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About the Author: Tom Whyntie

Tom Whyntie was born in 1983. This makes him slightly younger than the W and Z gauge bosons, the force-carrying particles of the weak nuclear force. (Well, technically these have existed in their current form since a microsecond or so after the Big Bang, but it's been thirty odd years since we discovered them.)

After reading Natural Sciences at Sidney Sussex College, University of Cambridge (specialising in Experimental and Theoretical Physics), Tom accepted a place at Imperial College London to complete a PhD with the High Energy Physics group. He was assigned to the ironically-named "Compact Muon Solenoid" (CMS) experiment, a 15,000 tonne, cathedral-sized digital camera buried in Cessy, France, that would take pictures of the high energy particle collisions that would take place at the Large Hadron Collider. His thesis focussed on the search for supersymmetry - a theory which provided candidate particles for Dark Matter, which supposedly makes up a missing 26% of the Universe - in the LHC's first data.

He didn't find it.

However, a null result is still a result - and in 2011 was awarded his PhD, after which he briefly worked as a post-doctoral researcher on the upgrade of the CMS silicon detector system. However, in early 2012 an opportunity arose that would allow him to combine his love of both doing physics and talking about physics. The CERN@school project takes cutting-edge particle detectors developed by CERN's Medipix Collaboration into the classroom to allow students and teachers to conduct their own, original physics research. In June 2012 Tom became the full-time scientist for the project, based at the Simon Langton Grammar School for Boys in Canterbury, Kent, and the Particle Physics Research Centre (PPRC) at Queen Mary, University of London.

Tom is a regularly speaks about particle physics at science festivals and events around the country, notably the Times Cheltenham Science Festival and the British Science Association's British Science Festival. With Dr Andrew Pontzen, a cosmologist at University College, London, he also contributes to the YouTube "HeadSqueeze" channel's SciGuides, presenting a light-hearted look at the great questions in experimental and theoretical physics.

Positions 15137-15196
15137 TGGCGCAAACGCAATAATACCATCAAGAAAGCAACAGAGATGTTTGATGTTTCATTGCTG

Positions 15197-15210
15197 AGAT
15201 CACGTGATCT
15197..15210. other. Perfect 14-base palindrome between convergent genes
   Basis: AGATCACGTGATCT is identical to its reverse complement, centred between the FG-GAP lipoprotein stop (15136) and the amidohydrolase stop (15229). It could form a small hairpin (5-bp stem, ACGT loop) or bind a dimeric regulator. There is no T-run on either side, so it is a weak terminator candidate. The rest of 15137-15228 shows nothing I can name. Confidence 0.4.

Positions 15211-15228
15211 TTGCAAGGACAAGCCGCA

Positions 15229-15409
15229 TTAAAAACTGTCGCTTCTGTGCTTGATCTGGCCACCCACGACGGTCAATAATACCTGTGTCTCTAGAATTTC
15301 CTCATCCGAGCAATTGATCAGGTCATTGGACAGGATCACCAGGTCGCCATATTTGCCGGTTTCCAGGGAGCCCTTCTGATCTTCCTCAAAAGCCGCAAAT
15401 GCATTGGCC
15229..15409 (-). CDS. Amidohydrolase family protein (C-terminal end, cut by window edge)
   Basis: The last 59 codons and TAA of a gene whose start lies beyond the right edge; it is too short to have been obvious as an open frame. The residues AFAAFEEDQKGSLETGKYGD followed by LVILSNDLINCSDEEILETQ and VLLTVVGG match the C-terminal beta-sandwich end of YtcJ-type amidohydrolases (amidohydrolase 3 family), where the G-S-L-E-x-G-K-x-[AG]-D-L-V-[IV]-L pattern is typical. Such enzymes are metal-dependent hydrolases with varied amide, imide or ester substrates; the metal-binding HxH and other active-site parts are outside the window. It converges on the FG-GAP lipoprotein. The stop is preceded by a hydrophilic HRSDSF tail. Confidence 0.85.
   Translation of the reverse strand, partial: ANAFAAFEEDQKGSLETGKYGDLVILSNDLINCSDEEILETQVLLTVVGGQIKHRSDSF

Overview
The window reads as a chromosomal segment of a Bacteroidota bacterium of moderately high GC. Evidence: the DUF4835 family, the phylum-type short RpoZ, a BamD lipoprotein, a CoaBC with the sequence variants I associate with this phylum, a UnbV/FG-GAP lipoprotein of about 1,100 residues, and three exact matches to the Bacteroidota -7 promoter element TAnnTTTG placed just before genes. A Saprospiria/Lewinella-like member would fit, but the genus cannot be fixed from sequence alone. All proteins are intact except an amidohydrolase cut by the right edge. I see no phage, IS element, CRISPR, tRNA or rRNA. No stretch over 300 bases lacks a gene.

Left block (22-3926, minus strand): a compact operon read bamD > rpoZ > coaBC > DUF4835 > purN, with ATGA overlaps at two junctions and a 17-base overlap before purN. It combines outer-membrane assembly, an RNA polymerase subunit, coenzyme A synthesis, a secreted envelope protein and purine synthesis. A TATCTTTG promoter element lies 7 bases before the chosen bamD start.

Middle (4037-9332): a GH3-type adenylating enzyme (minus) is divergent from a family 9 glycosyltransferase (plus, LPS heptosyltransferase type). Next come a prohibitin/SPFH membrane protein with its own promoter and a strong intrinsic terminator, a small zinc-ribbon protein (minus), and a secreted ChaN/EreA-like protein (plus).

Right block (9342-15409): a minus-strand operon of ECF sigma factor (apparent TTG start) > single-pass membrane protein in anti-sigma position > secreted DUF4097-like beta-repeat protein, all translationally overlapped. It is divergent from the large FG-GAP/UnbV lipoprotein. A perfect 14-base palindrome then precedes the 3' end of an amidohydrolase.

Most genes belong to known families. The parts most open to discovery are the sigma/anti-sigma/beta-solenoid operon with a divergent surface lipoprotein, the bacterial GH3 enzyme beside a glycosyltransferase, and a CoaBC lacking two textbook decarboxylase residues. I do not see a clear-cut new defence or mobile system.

Introducing Particle Physics Cover Image

Find the best price forIntroducing Particle Physics

A Graphic Guide by

Goodreads rating: 3.72

Paperback, Published in Feb 2014 by Icon Books

ISBN10: 1848315899 | ISBN13: 9781848315891

Page count: 192

What really happens at the most fundamental levels of nature?

Introducing Particle Physics explores the very frontiers of our knowledge, even showing how particle physicists are now using theory and experiment to probe our very concept of what is real.

From the earliest history of the atomic theory through to supersymmetry, micro-black holes, dark matter, the Higgs boson, and the possibly mythical graviton, practising physicist and CERN contributor Tom Whyntie gives us a mind-expanding tour of cutting-edge science.

Featuring brilliant illustrations from Oliver Pugh, Introducing Particle Physics is a unique tour through the most astonishing and challenging science being undertaken today.

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